The Basic Science Behind Practical/Clinical Urodynamic Analysis
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While the purpose of the lower urinary tract seems simple, to store and periodically release urine, the physiological control of these functions is quite complex. Normal lower urinary tract function depends on finely coordinated active contraction and active relaxation of different smooth muscle layers across the bladder-urethral unit, with opposing activity states depending on the phase of the micturition cycle (i.e. filling vs. voiding), and governed by the two limbs of the autonomic nervous system. An additional level of storage assurance is afforded by the somatomotor system that controls the rhabdosphincter. All of these are regulated by reflexes organized at the sacral and thoracolumbar spinal cord and the brainstem, with an overlay of conscious (coritcal) control to insure environmental appropriateness of voiding.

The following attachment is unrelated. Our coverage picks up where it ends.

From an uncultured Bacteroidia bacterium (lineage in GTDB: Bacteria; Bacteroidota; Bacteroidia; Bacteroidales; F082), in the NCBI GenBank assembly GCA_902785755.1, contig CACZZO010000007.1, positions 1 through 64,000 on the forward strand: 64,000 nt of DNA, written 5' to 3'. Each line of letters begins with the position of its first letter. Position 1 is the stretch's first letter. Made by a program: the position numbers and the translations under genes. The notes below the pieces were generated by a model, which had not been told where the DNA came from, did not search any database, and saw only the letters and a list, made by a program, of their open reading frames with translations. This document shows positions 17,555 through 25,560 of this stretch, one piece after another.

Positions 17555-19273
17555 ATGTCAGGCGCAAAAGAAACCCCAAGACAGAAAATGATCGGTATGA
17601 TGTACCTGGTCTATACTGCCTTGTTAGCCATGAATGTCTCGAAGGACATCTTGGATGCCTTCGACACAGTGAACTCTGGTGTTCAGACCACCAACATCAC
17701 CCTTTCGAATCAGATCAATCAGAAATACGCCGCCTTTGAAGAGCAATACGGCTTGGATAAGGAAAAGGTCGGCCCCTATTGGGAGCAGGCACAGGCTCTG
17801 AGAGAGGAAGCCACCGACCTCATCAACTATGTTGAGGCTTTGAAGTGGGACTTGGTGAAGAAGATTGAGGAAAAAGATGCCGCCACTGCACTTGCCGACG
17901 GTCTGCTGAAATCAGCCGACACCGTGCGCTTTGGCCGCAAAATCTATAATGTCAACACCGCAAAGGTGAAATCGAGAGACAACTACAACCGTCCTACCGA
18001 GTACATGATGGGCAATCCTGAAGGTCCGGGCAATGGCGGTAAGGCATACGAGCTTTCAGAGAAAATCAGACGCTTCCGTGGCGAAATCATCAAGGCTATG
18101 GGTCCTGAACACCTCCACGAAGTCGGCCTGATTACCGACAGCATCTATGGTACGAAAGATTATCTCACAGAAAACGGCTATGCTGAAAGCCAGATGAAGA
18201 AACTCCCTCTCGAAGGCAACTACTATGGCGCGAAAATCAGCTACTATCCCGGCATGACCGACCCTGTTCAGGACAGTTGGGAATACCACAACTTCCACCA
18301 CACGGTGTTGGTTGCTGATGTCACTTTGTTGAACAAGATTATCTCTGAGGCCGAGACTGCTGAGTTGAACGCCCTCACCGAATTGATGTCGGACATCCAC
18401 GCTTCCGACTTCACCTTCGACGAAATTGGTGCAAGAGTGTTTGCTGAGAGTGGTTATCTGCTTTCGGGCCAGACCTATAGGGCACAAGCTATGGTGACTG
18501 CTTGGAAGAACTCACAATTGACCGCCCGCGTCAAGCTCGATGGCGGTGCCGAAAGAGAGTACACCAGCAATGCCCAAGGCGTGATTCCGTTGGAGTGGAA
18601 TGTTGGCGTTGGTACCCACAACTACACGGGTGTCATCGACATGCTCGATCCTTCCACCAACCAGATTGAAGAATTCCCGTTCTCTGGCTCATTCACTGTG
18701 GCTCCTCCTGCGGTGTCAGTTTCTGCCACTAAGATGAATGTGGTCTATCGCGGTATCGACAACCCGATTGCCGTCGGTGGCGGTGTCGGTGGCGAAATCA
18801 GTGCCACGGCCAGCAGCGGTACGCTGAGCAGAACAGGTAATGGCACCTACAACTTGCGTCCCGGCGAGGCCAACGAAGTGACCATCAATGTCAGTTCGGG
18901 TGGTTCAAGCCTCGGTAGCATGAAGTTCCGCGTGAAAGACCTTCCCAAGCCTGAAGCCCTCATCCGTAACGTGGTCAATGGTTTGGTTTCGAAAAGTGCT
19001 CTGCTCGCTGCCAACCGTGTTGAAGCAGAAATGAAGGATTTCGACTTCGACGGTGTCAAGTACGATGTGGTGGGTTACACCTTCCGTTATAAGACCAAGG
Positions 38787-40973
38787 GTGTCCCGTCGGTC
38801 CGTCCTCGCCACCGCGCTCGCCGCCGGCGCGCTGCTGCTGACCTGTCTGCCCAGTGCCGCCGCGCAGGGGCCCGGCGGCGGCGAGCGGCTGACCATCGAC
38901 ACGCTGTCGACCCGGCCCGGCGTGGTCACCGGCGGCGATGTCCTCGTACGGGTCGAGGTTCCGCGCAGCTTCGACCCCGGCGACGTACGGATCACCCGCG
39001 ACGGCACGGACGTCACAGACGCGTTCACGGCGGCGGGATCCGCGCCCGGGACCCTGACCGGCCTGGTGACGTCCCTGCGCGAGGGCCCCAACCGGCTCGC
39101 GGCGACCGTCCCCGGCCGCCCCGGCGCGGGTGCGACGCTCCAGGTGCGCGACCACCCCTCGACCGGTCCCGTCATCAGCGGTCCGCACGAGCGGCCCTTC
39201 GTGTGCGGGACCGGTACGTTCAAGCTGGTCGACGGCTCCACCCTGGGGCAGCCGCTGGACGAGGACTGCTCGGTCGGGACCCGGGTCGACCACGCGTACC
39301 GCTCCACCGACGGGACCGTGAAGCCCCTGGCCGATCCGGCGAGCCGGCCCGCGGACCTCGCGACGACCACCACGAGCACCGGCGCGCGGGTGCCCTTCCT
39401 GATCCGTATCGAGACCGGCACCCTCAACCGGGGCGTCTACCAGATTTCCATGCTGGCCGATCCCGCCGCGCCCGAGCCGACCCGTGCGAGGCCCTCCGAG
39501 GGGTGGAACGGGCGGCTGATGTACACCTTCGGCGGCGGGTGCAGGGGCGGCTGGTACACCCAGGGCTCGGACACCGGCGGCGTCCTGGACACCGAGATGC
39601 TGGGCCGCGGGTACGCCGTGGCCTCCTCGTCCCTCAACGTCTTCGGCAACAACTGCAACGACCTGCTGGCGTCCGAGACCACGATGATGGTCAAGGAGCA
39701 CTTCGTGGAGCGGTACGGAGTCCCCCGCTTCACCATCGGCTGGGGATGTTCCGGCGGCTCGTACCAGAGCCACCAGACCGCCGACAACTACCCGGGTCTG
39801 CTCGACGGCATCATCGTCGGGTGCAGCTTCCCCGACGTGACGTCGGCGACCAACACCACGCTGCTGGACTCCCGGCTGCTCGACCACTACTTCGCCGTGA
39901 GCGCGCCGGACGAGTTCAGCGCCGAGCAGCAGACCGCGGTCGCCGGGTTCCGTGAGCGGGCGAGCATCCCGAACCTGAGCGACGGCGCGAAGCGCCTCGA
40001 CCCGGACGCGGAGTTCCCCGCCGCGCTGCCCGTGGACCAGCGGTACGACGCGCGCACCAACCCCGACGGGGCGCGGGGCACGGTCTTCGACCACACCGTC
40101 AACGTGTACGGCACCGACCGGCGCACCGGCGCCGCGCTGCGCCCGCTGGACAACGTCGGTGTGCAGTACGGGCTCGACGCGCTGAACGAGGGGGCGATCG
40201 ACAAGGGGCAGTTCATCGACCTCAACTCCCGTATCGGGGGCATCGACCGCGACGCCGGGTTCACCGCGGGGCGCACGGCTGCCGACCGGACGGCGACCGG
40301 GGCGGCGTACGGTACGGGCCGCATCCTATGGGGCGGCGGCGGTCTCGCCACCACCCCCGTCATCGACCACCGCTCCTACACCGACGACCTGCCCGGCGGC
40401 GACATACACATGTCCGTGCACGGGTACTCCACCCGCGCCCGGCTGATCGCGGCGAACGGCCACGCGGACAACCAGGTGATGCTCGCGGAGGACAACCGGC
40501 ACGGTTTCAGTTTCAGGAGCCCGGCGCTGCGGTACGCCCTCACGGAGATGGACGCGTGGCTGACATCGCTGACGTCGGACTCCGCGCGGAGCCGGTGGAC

Our best tools to directly query the health of this system are urodynamic tests. In order to understand our measurements and their meanings, it is important to understand the anatomy, physiology and biomechanics of the system and the physics behind the measurements. This chapter will provide an overview of these important concepts as a scientific base for the subsequent chapters.
KeywordsUrodynamics Fluid dynamics Cystometry Bladder Urethra Lower urinary tract Biomechanics Physiology Tissue mechanics